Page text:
A big part of the engagement puzzle is about getting employees to believe in, and stay committed to, the cause of the organisation.

How can we achieve this?

By being honest with them. Answering their queries, letting them know what’s happening across the organisation, and the reasons behind the decisions. You’ll be surprised at how reasonable people can be when you treat them like… well, people.

Put simply, if you don’t want to lose your top talent, you need to be transparent.

Transparency leads to trust

Without trust, it’s difficult to get employees to connect emotionally to your organisation. This means their motivation will be limited to little more than their salary.

If you want to play things close to the vest, that’s up to you. But if you’re tight-lipped about key information like targets and upcoming projects, employees will feel anxious, left out the loop and demotivated.

You can’t build a culture of transparency unless it’s practiced across the entire company. So, it’s up to business leaders and managers to take responsibility and promote a culture of transparency from top to bottom.

The first step to transparency in any organisation is to show your employees the reasons and context behind your company’s vision and objectives. This will make it easier to get buy-in.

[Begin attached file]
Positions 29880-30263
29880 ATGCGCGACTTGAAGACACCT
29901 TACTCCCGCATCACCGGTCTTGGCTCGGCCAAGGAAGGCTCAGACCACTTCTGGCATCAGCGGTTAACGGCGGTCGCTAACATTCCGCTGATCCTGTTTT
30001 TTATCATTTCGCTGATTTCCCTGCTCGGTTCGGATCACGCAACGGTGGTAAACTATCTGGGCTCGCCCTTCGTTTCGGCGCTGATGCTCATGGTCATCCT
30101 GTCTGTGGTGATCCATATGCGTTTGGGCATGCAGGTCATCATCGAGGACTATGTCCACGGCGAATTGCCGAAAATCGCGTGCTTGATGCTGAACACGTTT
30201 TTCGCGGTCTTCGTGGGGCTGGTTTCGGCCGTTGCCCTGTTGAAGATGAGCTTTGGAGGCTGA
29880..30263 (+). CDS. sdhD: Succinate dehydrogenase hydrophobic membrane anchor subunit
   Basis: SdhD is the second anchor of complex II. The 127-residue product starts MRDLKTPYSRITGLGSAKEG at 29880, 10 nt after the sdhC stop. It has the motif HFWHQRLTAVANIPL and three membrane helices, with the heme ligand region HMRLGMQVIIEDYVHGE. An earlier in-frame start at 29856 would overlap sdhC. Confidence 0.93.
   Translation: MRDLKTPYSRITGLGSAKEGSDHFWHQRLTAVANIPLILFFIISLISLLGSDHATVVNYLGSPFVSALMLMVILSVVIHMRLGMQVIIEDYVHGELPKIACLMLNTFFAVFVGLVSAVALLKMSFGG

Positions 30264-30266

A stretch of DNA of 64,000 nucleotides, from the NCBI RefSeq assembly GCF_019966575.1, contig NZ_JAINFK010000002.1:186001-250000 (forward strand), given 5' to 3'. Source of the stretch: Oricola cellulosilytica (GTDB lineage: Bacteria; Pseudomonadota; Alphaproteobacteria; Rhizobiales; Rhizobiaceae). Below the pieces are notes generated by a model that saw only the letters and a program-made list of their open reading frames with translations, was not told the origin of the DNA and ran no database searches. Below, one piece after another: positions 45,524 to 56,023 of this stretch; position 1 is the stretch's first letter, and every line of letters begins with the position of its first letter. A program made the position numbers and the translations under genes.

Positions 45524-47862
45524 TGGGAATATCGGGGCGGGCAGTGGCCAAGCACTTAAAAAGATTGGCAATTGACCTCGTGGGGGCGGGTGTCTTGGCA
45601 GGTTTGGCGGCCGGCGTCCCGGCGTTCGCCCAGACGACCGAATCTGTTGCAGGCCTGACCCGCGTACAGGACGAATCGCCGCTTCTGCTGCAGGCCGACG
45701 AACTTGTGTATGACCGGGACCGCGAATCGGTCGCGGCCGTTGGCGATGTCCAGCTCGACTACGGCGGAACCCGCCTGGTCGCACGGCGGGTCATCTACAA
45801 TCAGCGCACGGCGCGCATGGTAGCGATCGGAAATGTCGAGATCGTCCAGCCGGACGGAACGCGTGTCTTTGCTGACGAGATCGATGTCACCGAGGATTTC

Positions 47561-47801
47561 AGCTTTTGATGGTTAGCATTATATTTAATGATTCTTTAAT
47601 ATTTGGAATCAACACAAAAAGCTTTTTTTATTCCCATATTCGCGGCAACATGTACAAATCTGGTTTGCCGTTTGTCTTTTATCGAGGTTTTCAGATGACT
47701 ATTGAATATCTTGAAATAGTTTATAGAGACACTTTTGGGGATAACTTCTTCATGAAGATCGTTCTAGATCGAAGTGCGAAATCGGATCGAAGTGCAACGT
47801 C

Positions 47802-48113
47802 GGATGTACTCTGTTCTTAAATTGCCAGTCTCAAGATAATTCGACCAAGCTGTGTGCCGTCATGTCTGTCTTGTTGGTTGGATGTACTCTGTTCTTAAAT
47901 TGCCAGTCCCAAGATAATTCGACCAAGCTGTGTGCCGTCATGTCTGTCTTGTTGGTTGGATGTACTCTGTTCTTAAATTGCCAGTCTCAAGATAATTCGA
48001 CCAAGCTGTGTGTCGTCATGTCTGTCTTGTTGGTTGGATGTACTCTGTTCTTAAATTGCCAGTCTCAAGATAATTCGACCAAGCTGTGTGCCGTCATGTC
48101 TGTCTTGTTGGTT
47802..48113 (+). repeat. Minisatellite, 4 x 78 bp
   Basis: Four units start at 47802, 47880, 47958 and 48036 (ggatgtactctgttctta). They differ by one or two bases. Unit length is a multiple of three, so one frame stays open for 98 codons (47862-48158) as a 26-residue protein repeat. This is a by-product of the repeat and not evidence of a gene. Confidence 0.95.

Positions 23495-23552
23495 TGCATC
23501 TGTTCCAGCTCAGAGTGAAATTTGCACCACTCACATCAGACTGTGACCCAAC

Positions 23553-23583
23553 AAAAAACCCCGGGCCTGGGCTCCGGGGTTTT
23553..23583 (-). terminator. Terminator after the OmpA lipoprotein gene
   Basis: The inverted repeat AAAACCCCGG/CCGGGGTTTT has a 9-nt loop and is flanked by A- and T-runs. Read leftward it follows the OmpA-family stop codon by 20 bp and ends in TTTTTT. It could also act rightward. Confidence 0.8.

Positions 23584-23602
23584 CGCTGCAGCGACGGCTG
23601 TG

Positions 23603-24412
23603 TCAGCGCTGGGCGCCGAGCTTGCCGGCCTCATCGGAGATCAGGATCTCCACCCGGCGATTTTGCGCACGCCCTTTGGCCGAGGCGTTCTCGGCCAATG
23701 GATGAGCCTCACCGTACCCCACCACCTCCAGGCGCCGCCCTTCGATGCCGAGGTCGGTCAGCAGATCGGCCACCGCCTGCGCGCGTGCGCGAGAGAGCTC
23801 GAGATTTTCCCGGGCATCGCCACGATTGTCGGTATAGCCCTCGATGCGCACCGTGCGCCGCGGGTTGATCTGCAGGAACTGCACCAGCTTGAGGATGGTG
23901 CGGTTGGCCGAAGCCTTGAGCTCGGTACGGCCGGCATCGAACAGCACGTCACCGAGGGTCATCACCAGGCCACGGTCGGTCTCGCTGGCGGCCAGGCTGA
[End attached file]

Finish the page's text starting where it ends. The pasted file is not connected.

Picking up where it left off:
Next, align the work staff are doing to values and objectives. Consider using the OKR framework to make visibility a priority when you set targets for your people.

Managers need to build trust within their teams too. High levels of trust encourage employees to feel more confident in raising issues, asking for help, or highlighting their success. These may be small steps, but they go a long way in building employee engagement.

So, transparency for managers is also essential.

Managers can help their people better understand their individual roles, how they relate to organisational objectives, and see the bigger picture.

In this situation, employee feedback tools, frequent 1:1s and goal-setting are all incredibly useful tools to have at your disposal.

Transparency fosters collaboration

Building a collaborative work environment without a shared purpose is almost impossible. Many employees aren’t sure how their peers in their own team are contributing to company goals, let alone those in other departments.

This lack of transparency prevents employees from collaborating effectively and leads to disengagement. One reason people prefer to work with their immediate colleagues is because there’s less ambiguity with someone you know.